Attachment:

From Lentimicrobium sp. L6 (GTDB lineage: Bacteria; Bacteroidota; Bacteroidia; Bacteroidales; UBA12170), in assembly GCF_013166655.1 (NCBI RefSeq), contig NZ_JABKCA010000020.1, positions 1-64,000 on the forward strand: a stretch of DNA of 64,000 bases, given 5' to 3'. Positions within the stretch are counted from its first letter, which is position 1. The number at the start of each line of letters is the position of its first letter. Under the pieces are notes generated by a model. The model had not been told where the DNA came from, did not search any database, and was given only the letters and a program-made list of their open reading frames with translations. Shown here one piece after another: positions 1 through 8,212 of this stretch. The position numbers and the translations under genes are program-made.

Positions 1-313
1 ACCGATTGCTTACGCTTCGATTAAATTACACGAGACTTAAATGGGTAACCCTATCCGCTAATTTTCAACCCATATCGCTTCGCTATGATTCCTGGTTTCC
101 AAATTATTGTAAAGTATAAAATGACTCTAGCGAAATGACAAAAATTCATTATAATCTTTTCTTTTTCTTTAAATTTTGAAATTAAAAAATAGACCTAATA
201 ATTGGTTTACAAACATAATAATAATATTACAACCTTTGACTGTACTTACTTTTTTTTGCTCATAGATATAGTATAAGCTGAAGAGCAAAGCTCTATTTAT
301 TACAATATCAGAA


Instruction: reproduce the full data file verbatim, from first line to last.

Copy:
From Lentimicrobium sp. L6 (GTDB lineage: Bacteria; Bacteroidota; Bacteroidia; Bacteroidales; UBA12170), in assembly GCF_013166655.1 (NCBI RefSeq), contig NZ_JABKCA010000020.1, positions 1-64,000 on the forward strand: a stretch of DNA of 64,000 bases, given 5' to 3'. Positions within the stretch are counted from its first letter, which is position 1. The number at the start of each line of letters is the position of its first letter. Under the pieces are notes generated by a model. The model had not been told where the DNA came from, did not search any database, and was given only the letters and a program-made list of their open reading frames with translations. Shown here one piece after another: positions 1 through 8,212 of this stretch. The position numbers and the translations under genes are program-made.

Positions 1-313
1 ACCGATTGCTTACGCTTCGATTAAATTACACGAGACTTAAATGGGTAACCCTATCCGCTAATTTTCAACCCATATCGCTTCGCTATGATTCCTGGTTTCC
101 AAATTATTGTAAAGTATAAAATGACTCTAGCGAAATGACAAAAATTCATTATAATCTTTTCTTTTTCTTTAAATTTTGAAATTAAAAAATAGACCTAATA
201 ATTGGTTTACAAACATAATAATAATATTACAACCTTTGACTGTACTTACTTTTTTTTGCTCATAGATATAGTATAAGCTGAAGAGCAAAGCTCTATTTAT
301 TACAATATCAGAA